Chickpea Flour (a new book)

August 14, 2016
In case you hadn't noticed, there's been a lot of hoopla the last few years about wheat. Everybody and her brother avoids bread and pasta. And, full disclosure, I admit that I have stopped making bread, stopped eating wheat, and have a cupboard overwhelmingly stocked with the non-wheat baking staples: rice flour (brown and white), teff flour, millet flour, buckwheat flour, sorghum flour, potato starch, tapioca starch, and almond flour. Plus a few others for good measure.
I just found a new cookbook that might change everything. Chickpea Flour Does It All, by Lindsey S. Love (New York: The Experiment, LLC, 2016).  The subtitle describes it as "Gluten-Free, Dairy-Free, Vegetarian Recipes for Every Taste and Season." I highly recommend this book.
Divided by seasons and subdivided by months, the book features soups, appetizers, main dishes, crackers and breads, and desserts for every season. Spices and herbs from many cultures enliven the dishes, so you will never get bored. The vegetarian dishes are inventive and inviting, full of flavour and colour.
Most of us know, however, that you can eat gluten-free very easily in all categories except bread. So what's particularly helpful in this book are the variations on the "bread" theme: in addition to the expected socca (also called farinata or panisse) you'll find flatbreads, wraps, pancakes, crackers, pie crusts, biscuits, brownies, and muffins--all made with chickpea flour.
One of the recipes I tried was for "Ratatouille Tartlets".  I'm a sucker for tarts, tartlets, pie crusts in any form, and I particularly hunger for them because making wheat-free versions is a royal pain. Lindsey Love's tartlet recipe was so easy and so delicious that I'll be making it for other kinds of fillings as well. Here's her tartlet recipe:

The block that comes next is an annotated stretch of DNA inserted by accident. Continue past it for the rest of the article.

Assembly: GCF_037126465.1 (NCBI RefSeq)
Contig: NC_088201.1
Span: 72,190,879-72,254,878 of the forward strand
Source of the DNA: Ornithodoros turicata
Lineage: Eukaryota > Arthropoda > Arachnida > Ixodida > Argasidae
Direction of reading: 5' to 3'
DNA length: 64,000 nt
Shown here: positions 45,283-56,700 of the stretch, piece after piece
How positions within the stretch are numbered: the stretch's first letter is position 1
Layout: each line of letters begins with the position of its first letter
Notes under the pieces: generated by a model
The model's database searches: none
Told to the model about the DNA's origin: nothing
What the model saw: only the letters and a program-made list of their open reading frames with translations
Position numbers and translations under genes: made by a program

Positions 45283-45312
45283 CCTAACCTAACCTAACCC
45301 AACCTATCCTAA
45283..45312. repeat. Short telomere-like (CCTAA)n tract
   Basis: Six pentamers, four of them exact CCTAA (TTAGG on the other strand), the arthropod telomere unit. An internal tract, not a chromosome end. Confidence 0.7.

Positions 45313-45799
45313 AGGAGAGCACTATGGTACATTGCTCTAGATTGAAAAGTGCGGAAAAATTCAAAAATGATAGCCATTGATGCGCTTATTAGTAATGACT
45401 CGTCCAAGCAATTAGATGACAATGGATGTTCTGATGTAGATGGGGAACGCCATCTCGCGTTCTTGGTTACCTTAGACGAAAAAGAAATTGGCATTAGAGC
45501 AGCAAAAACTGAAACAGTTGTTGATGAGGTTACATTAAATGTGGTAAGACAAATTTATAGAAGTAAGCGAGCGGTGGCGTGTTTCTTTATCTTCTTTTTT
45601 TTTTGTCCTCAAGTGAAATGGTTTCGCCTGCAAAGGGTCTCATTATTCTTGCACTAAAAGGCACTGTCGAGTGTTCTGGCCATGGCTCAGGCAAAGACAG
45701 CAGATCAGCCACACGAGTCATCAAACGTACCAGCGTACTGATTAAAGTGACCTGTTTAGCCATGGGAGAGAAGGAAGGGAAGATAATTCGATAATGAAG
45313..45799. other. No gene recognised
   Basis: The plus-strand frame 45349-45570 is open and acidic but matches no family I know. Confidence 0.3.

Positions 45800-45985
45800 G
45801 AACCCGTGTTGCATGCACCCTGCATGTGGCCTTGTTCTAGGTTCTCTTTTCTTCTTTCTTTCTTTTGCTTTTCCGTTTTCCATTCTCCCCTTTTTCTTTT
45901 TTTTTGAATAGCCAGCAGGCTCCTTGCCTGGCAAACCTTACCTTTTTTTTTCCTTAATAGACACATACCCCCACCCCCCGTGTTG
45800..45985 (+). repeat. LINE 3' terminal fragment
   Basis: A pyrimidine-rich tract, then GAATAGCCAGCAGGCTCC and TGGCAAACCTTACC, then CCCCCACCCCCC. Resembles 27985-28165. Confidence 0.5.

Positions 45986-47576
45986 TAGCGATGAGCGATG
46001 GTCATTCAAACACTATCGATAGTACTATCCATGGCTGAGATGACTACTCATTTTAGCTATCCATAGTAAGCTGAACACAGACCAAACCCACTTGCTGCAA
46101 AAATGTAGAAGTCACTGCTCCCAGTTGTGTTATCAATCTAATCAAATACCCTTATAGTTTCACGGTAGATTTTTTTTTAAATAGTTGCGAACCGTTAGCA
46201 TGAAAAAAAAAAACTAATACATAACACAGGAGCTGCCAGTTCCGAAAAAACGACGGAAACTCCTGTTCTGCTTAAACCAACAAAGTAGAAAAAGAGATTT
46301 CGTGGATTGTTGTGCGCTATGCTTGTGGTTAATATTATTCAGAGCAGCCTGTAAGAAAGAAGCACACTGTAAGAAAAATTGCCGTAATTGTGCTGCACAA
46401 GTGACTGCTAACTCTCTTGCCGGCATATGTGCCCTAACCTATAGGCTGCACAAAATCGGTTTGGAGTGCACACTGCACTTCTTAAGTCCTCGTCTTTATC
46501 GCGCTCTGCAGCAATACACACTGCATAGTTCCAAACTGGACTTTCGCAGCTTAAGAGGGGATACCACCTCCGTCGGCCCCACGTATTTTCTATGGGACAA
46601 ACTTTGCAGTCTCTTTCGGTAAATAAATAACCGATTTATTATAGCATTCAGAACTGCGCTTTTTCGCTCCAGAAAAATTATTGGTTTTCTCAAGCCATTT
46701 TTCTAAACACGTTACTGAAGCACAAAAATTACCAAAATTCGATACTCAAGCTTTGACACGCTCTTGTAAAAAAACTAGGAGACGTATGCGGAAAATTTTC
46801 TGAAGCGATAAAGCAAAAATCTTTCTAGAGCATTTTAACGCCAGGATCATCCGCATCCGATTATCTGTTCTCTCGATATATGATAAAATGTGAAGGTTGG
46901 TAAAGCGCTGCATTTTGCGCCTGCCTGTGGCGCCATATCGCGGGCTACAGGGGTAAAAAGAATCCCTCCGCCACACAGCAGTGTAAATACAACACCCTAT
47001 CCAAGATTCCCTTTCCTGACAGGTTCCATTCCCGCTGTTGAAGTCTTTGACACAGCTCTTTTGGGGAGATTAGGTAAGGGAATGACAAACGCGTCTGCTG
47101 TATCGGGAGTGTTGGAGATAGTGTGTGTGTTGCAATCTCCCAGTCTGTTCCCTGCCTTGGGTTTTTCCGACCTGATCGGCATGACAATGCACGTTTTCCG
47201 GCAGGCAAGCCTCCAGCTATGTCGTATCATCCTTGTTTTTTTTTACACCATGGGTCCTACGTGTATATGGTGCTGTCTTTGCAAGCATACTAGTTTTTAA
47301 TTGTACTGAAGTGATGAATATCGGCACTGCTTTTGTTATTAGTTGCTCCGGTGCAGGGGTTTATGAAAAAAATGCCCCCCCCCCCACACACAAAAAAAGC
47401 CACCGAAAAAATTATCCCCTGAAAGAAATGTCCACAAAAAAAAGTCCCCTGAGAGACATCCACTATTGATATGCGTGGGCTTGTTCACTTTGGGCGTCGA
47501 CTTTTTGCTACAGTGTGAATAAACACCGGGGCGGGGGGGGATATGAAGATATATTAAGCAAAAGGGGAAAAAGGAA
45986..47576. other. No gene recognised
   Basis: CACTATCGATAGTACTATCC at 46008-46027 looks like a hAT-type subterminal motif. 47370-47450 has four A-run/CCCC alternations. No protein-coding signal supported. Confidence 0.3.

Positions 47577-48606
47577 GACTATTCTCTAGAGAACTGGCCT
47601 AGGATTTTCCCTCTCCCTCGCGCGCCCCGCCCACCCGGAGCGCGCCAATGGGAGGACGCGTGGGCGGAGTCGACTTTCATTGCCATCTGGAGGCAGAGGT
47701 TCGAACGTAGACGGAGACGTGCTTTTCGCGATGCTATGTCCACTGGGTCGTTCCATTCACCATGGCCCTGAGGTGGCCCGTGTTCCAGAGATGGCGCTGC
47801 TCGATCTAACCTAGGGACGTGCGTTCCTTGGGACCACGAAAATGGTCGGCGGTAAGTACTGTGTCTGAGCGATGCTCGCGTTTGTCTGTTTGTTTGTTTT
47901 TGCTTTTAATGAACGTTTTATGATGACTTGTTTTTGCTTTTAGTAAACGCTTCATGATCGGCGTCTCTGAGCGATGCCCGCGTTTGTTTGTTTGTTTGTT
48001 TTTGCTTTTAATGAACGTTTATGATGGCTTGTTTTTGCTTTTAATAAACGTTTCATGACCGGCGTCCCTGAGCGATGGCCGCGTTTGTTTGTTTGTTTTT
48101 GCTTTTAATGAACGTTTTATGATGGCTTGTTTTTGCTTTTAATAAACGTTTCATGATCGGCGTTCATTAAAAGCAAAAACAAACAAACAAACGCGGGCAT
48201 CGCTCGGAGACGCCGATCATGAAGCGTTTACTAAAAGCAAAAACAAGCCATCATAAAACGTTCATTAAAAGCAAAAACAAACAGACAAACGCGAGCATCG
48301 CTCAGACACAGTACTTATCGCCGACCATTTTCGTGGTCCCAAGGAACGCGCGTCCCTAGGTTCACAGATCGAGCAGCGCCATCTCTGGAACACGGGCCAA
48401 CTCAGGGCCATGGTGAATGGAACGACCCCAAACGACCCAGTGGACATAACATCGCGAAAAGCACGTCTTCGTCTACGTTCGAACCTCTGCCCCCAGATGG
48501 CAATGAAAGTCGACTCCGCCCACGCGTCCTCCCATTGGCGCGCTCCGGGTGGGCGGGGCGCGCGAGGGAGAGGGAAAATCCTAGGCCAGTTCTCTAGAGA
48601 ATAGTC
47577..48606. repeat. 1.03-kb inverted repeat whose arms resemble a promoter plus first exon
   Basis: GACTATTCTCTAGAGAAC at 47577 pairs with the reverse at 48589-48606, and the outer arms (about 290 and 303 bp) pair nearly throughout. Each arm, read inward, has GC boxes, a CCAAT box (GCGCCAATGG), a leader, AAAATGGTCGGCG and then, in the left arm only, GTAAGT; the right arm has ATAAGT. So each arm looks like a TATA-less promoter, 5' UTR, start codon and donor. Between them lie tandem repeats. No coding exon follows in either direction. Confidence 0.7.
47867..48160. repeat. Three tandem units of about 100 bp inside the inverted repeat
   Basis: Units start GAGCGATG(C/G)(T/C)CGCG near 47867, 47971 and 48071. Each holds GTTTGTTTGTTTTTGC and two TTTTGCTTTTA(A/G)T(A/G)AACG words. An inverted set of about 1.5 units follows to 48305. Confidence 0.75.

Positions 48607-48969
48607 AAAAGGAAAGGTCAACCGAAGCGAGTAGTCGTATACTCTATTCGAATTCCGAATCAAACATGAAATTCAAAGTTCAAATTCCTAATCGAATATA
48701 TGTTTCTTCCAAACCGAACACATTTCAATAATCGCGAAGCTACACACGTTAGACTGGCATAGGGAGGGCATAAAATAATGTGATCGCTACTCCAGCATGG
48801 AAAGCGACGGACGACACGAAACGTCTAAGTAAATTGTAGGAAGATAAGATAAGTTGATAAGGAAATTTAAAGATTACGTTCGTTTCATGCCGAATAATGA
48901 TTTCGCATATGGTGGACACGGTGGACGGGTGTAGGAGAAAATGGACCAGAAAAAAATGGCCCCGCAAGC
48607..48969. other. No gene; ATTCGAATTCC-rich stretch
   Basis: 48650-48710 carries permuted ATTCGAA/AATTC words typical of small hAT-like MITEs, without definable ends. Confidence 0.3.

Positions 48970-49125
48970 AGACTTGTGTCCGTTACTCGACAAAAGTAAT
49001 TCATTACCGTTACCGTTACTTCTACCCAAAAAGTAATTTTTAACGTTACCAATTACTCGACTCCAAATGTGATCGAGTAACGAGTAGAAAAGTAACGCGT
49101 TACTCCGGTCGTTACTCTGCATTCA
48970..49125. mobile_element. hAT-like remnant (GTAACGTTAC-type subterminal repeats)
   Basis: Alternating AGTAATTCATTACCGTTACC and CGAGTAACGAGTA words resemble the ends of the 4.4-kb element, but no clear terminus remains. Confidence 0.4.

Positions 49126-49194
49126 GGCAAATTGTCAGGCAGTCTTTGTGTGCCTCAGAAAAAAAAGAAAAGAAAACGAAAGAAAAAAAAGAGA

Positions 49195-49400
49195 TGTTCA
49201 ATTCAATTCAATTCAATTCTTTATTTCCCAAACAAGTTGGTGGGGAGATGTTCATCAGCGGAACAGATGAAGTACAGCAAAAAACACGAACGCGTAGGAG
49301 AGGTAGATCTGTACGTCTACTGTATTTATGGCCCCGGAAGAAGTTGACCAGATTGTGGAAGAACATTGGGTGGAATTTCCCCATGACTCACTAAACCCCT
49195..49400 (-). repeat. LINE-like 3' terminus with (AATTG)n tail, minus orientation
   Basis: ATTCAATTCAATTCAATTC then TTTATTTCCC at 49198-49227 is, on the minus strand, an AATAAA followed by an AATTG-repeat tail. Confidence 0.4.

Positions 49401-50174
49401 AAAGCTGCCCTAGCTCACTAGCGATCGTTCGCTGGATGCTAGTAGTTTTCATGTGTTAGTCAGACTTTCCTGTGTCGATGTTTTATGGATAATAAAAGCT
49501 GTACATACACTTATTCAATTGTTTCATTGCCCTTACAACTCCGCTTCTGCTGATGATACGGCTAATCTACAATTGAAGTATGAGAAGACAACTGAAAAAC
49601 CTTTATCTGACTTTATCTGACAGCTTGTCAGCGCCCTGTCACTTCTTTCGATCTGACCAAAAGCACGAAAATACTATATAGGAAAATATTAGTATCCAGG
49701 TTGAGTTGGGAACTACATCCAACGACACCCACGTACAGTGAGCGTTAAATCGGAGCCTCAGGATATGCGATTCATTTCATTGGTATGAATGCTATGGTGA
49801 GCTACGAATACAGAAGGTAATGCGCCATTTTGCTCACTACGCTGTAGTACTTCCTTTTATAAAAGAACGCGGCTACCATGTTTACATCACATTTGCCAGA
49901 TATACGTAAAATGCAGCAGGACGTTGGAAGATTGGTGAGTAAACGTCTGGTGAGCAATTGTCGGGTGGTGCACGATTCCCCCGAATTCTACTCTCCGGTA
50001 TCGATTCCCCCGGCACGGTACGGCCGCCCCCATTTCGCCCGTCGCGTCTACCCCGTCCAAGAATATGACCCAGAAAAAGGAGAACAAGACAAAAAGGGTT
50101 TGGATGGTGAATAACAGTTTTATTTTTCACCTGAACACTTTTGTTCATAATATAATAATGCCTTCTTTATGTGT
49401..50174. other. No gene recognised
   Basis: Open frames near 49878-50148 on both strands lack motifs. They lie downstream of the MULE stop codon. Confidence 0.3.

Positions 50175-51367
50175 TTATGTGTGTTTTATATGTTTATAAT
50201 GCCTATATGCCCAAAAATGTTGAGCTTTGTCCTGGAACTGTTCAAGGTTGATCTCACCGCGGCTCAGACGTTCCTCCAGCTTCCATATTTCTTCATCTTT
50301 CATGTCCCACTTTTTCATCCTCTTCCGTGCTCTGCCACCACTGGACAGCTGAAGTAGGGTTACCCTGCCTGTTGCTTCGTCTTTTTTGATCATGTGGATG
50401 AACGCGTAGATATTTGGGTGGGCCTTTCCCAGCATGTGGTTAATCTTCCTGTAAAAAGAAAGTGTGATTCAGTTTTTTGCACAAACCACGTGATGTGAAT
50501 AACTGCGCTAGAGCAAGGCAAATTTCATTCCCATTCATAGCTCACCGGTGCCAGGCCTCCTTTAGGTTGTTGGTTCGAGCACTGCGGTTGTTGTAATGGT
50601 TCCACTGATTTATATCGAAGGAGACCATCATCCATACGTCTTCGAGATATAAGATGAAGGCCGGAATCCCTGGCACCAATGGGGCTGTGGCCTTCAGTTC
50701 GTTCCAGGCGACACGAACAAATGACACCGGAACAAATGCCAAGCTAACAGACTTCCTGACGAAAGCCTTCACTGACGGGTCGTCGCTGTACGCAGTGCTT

1 1/2 c. (GF) rolled oats
1 c. chickpea flour
1/2 c. sunflower seeds
2 T sesame seeds
1 t. sea salt
1/4 t. freshly ground pepper
1/2 c. extra virgin olive oil
1/4 c. ice water
Preheat oven to 350 degrees F. Lightly grease six tartlet pans and place them on a baking sheet; set aside. In a food processor fitted with a metal S blade, pulse together the oats, flour, seeds, sea salt and pepper until finely ground, about 30 seconds. Place the pulsed mixture in a large bowl, pour in the oil and water, mix thoroughly with a fork until mixture is wet and clumpy. Divide the dough evenly among the tart pans, pressing the dough into the bottoms and sides. Bake for 30 minutes, until golden brown. Remove from the oven and let cool completely.*
The remainder of the recipe tells how to make the ratatouille filling (which is added, cooked, to the already baked tart shells, with no further baking needed). I'll let you find your own version of ratatouille. Mine, that day, consisted of a leftover mixture of red and yellow pepper that I had sauteed with onion and garlic. For my tart filling, I cooked an additional half an onion in olive oil, then added a thinly sliced zucchini and my last tomato, chopped, and I let these cook for six or so minutes, at which point I chopped and stirred in the leftover pepper mixture. A quick trip to the back yard gave me some basil and parsley to throw in to the mix. When the tart shells were done I removed them from the pans and filled them with my eggplant-free ratatouille. The nutty, slightly crunchy, very tender tart shells were delicious.
*The tart shells are pretty fragile, so if appearance is important to you, it might be useful to allow for breakage by making a few extra. Any broken tart shells can be crumbled and saved to sprinkle on top of a gratin some day, or to add to your breakfast granola.


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